Women in Africa believe they have greater opportunities than their mothers, and women in emerging markets are also upbeat about growth opportunities available for themselves when compared to their mother's generation. However, women across the globe are stressed, and women in emerging markets are more stressed than those in developed countries.
This is according to the Nielsen Women of Tomorrow study, one of the most comprehensive examinations into what women watch and buy, which identifies the spending and media habits of women in 21 developed and emerging countries.
“Women across the globe have become a more powerful force to be reckoned with,” says Diane Johnstone, MD of Nielsen (Southern Africa). “They are now a lot more educated and are joining the workforce in greater numbers, resulting in them having more spending power and contributing more to household incomes. The implications of this are the emergence of a much more powerful consumer that marketers and advertisers cannot afford not to pay 100% of their attention to.”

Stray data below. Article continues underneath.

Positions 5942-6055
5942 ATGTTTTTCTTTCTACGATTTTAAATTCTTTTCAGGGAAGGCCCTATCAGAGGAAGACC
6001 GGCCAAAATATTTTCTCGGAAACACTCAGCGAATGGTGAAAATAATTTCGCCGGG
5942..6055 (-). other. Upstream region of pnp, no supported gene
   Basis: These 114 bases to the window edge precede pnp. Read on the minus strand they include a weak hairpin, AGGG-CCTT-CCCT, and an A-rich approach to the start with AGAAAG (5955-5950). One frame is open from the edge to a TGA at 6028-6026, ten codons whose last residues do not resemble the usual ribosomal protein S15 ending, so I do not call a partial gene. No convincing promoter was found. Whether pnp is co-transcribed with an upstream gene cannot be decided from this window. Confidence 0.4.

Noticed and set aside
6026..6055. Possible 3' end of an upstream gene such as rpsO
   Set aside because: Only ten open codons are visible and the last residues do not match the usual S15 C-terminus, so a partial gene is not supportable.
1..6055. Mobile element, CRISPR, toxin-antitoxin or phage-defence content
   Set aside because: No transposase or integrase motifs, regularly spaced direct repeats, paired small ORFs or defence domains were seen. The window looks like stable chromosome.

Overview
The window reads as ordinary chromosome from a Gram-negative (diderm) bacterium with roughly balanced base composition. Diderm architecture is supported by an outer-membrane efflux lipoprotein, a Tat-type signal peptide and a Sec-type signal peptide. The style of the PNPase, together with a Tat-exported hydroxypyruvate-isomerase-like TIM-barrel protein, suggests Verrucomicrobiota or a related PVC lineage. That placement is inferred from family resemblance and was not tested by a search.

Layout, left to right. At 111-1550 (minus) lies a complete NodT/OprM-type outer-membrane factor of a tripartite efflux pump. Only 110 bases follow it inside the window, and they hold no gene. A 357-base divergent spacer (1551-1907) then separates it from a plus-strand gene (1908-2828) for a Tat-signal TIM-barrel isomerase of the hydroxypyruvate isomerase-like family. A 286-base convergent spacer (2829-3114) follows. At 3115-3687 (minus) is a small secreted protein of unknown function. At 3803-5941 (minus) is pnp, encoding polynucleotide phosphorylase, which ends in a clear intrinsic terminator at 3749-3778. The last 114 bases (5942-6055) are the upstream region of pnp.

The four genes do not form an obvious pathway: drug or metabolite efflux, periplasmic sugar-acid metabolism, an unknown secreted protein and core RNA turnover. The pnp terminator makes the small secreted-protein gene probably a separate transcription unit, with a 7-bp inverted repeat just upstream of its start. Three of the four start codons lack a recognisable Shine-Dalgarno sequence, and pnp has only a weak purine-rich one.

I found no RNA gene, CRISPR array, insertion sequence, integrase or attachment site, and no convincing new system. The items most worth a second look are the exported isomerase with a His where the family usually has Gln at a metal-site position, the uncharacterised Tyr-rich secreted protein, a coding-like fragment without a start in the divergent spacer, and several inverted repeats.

Nearly 80% of women in developed economies indicated they believe the role of women will change and, of those, 90% believe it will change for the better.
While female respondents say they are pressured for time and feel stressed and overworked, women in emerging countries indicated they feel the pressure even more so than women in developed countries.
A contributing factor in the higher stress levels reported by women in emerging markets is that there is little spare cash remaining after the basic essentials to spend on themselves or take vacations.
South African women with higher education levels feel more stressed than their counterparts, but they also feel more financially secure. Those who expect to increase their contribution to household income feel more stressed and overworked. The feeling is no different in Nigeria, where women share the very same sentiments.
“Companies marketing to appeal to women must consider how their products can help to alleviate some of the stress from women’s lives, such as convenience, pampering themselves and entertainment value,” says Johnstone.